The Pan African Organisation for Research and Protection of Violence on Women and Children (PAOR-PVW) has rescued six children who were trafficked from Yeji to Togo.
Four of the children are between the ages of 10 to 16 years, while two of them are adults, Dukurugu Beyini 20, and Godwin Augustine 25. They were trafficked under the pretext of being given a better life.
PAORP-VWC, through information from its Togo partner, Ong Cruseat, and with help from officials of the Ghana Immigration Service at the Nachamba-Togo border, rescued the victims who were later kept at the Nachamba Chief’s Palace.
They have been handed over to the Northern Regional Director of Department of Social Welfare to reunite and integrate them with their families and communities.
The Executive Director of PAOP-VWC, Dr Peter Ndonwie said the Togolese Police brought the victims from Sokode in Togo, while these victims were being transported to Nigeria.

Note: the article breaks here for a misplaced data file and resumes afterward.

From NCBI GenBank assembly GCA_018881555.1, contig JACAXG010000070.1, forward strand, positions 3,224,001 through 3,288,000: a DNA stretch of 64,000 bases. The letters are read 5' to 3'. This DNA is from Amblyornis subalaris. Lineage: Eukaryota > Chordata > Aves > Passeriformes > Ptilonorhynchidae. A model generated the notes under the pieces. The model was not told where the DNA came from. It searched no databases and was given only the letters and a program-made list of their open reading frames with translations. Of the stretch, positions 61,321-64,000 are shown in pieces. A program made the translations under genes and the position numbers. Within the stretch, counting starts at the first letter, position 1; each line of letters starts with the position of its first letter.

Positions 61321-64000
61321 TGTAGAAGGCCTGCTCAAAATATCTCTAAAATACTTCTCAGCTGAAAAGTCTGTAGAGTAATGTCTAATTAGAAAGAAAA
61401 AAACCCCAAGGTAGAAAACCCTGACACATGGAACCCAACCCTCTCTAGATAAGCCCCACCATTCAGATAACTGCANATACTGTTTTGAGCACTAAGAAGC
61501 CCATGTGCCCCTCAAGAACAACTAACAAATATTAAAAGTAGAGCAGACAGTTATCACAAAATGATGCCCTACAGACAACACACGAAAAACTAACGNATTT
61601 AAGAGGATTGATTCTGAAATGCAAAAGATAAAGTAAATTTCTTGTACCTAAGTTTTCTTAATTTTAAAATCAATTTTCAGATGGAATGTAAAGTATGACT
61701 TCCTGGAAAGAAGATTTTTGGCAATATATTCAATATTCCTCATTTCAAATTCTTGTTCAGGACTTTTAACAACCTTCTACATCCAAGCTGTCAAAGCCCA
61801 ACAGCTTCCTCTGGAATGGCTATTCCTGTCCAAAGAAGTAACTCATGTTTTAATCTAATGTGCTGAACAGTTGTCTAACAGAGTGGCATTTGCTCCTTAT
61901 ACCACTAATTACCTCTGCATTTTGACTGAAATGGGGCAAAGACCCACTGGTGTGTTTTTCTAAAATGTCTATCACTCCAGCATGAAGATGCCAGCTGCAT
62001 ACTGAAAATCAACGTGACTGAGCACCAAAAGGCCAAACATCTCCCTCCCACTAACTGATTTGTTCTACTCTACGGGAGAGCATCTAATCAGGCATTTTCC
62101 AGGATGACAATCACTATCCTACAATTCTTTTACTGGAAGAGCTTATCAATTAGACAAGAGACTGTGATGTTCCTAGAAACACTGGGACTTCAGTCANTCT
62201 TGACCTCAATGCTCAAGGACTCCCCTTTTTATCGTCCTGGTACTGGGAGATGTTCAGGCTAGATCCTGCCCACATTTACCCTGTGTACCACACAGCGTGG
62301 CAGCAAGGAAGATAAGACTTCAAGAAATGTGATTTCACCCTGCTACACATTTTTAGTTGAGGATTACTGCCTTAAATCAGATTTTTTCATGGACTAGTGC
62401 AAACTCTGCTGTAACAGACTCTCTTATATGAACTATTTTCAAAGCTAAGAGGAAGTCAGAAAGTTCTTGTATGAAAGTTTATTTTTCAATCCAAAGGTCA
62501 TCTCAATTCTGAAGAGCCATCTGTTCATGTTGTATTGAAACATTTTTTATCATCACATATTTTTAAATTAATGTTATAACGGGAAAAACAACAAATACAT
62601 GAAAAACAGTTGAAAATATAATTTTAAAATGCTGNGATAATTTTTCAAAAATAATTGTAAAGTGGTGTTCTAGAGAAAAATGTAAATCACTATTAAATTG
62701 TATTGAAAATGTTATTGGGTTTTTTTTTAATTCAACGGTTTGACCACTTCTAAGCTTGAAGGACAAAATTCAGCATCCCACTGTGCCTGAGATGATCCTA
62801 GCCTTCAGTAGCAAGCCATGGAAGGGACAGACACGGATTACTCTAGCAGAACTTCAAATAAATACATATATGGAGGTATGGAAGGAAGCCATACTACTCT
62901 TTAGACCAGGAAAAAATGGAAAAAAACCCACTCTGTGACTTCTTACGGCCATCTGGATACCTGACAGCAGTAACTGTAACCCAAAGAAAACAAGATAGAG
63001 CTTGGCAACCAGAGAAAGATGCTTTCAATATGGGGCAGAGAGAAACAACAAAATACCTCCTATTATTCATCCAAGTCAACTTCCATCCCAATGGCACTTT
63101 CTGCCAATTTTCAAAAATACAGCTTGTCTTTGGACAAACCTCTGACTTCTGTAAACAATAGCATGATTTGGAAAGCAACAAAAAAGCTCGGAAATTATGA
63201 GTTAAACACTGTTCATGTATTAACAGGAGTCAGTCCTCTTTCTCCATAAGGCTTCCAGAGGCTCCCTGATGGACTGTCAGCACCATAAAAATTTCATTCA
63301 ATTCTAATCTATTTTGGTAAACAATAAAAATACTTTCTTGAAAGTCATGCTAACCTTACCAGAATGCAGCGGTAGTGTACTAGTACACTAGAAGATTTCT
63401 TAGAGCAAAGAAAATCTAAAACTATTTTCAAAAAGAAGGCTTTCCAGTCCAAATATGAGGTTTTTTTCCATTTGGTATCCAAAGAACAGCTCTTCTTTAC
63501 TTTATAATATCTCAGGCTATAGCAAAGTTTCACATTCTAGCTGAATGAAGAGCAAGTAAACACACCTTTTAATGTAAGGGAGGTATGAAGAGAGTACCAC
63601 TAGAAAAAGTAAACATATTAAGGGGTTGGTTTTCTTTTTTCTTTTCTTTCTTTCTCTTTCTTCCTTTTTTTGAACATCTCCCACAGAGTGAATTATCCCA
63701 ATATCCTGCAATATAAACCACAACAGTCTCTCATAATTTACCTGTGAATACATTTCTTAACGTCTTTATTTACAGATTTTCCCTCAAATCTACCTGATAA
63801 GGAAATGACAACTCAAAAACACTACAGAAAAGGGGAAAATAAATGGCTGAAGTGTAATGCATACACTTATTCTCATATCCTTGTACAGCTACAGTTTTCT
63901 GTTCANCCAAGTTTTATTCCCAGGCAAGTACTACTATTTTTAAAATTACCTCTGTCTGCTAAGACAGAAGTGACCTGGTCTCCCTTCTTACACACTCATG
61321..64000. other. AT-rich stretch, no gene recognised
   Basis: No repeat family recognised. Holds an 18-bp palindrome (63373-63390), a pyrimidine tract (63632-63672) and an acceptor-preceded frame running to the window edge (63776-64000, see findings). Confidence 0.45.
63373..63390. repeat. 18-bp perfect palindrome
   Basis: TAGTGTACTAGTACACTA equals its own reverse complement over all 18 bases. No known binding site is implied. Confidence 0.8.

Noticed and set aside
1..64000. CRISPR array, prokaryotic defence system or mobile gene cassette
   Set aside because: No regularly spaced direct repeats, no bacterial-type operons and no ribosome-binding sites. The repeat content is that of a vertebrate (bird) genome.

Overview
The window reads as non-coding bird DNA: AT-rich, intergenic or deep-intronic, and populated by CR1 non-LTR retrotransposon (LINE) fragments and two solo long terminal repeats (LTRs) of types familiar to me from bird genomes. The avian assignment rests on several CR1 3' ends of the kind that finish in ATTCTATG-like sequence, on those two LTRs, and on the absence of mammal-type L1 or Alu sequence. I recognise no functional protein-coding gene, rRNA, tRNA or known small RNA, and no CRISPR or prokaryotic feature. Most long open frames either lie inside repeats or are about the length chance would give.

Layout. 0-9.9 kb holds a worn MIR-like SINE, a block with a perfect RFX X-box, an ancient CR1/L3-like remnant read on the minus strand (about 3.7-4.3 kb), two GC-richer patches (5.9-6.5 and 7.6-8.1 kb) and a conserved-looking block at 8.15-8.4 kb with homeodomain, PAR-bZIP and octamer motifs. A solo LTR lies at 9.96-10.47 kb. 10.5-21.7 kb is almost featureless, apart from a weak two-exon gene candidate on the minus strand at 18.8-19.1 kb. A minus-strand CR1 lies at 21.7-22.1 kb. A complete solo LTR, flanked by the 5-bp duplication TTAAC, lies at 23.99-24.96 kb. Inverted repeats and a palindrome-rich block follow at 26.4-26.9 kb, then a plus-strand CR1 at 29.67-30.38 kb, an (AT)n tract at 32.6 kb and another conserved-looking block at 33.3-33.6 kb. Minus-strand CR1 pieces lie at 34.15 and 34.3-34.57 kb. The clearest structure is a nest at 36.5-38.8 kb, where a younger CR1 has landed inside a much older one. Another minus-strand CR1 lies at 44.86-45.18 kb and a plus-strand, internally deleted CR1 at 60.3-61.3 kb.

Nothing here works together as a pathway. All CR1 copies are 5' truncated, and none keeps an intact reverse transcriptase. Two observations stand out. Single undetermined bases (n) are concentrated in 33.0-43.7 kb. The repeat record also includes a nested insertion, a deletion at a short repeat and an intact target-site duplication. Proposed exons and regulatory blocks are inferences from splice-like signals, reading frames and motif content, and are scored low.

He cautioned parents and guardians against giving their wards to people in exchange of luxurious promises as traffickers have been known for luring victims with such promises.
Project Officer for PAORP-VWC, Mr Ken Addae said the organisation has rescued and re-integrated more than 30 trafficked Ghanaian and Togolese children, between February 2020 and January 2021 as part of its child rights advocacy project funded by KiRA, a German Based Organisation.
He said the organisation would intensify sensitisation on child trafficking through the establishment of a radio station in the nearest district and provide shelter to house rescued victims till they are reunited with their families.
It was however detected that the child traffickers compel victims to reduce in order to present them as adults.
The Tatale District Commander of Immigration, Chief Superintendent, Sumaila Seidu, expressed gratitude to PAORP-VWC and its partners for their role in rescuing these victims, and appealed to the NGO to help construct shelter at the border to keep them whenever they are rescued.
The PAOP-VWC has Anti-Trafficking Watch Groups in border communities in Ghana and other West African countries, who report cases of trafficked children and educate communities against human trafficking.